Week one with no car. In Los Angeles. I used to mock people who thought they could live like this. L.A. is not known for its public transportation system, but it is known for lacking a center, and its overall sprawl.
I gave up my lovely Honda Hybrid last week, when it became apparent that the payments that were too high in the first place, were astronomically out of my budget with the rising cost of living and the economic crisis. I gave up my car, found my rapid bus downtown, and I must say, I LOVE IT.
It might have something to do with my slow digestion of Eckhart Tolle's book "A New Earth," in which he writes about breaking free from time and form, and making friends with the present moment. He writes that you are "able to decide what kind of a relationship you want to have with the present moment. Do I want the present moment to be my friend or my enemy? The present moment is inseparable from life, so you are really deciding what kind of a relationship you want to have with life. Become friendly toward it, welcome it no matter in what disguise it comes, and soon you will see the results. Life becomes friendly toward you, people become helpful, circumstances cooperative. One decision changes your entire reality. But that one decision you have to make again and again and again -- until it becomes natural to live in such a way. ...
(When psychological time takes over your life) "Almost every thought you think is then concerned with past or future, and your sense of self depends on the past for your identity and on the future for its fulfillment. Fear, anxiety, expectation, regret, guilt, anger are the dysfunctions of the time-bound state of consciousness." ...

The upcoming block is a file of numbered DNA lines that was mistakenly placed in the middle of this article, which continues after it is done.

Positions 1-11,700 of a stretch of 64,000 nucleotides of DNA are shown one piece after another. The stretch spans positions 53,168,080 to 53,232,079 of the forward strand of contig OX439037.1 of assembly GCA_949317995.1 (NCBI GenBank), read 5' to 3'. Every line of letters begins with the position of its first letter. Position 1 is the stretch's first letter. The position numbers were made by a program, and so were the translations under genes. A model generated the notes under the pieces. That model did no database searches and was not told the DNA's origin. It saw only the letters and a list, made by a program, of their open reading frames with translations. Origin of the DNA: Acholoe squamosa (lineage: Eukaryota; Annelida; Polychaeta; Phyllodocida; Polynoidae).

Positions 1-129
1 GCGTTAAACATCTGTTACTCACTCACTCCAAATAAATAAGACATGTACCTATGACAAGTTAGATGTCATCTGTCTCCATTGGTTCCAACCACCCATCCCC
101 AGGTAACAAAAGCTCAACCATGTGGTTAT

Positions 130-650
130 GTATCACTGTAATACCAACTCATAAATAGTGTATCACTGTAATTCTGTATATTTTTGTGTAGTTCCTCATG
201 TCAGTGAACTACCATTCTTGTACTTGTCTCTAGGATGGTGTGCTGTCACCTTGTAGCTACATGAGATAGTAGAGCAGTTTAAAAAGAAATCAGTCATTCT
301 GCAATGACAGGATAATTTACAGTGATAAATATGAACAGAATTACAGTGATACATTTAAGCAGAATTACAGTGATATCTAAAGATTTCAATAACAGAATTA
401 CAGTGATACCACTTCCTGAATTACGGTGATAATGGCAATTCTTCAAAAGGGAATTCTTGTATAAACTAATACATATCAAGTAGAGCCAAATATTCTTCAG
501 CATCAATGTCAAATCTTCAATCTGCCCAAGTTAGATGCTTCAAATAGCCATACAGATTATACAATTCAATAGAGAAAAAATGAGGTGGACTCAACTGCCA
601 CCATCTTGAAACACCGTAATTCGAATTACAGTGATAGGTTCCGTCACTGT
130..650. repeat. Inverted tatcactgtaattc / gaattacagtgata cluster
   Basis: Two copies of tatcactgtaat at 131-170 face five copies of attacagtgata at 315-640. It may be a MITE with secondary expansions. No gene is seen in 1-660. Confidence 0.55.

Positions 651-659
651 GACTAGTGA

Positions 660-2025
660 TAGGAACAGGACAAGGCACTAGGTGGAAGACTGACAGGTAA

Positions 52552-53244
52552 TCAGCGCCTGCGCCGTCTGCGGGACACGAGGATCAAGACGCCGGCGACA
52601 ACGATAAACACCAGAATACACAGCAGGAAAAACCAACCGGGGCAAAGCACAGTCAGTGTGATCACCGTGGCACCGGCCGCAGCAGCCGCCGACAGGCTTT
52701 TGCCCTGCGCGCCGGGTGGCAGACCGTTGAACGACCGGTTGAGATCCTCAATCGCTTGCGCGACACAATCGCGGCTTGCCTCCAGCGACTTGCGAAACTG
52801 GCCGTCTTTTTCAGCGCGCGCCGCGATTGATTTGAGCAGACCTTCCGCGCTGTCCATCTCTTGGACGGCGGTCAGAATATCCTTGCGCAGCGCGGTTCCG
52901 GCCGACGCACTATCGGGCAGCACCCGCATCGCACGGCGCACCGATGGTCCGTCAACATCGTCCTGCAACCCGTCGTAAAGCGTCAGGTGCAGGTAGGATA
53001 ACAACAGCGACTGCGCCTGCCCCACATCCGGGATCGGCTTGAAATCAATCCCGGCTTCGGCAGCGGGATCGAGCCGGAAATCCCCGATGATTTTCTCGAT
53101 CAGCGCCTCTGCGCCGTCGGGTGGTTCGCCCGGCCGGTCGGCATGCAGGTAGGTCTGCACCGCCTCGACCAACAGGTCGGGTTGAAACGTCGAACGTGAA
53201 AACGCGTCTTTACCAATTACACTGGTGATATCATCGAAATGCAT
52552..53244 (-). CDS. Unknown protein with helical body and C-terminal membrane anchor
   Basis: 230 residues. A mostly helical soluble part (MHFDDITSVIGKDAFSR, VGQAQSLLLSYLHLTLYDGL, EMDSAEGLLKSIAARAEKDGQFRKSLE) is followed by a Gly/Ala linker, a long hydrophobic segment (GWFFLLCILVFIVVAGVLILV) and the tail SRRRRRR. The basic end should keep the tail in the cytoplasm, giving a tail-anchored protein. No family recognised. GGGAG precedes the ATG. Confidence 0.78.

"To awaken within the dream is our purpose now."
No better moment to make friends with the present, and live outside of psychological time than when your bus is late. I feel very Rebecca, very me, riding the bus. Though I tried to create a haven in my car, I tended toward tension, unexpressed anger over that which I couldn't control, yet somehow thought I should be able to control. As a passenger on a bus, there's no control. Illusions are gone.
The bus is late? It will come when it comes. An over-sized SUV that cannot possibly fit into a Trader Joes parking lot cuts us off? It doesn't matter, we're still barreling down Beverly Blvd. Bus breaks down? Another bus will come for you. No worrying about getting to the mechanic and back to work.
I've heard New Yorkers bemoan how isolated we are in L.A. -- in a sad reenactment of "Swingers" satire, we all jump in our individual cars and drive off alone. Friday morning, while waiting for the late bus, I talked to a couple people, gave one guy change so he could ride the magical bus, and still made it to work in plenty of time for my first meeting. On the ride home I met a lovely German couple who were taking the rapid down to "the Groove." I offered my travel services, which involved pulling the yellow cord to request their stop and shoving them off into the middle of Fairfax. Over the street noises we talked about travel and the best time for me to visit Germany.
I realize I've got it easy. I'm thankful to live in my neighborhood where I can walk to the best coffee in the city (Kings Road), to Trader Joes, the drugstore, Borders, H&M and, actually, to movies and books and the Farmer's Market at "the groove." But I also think there's something to being in the moment, ready for whatever it brings, even traffic and rain. Make friends with it, and the Germans across from you.
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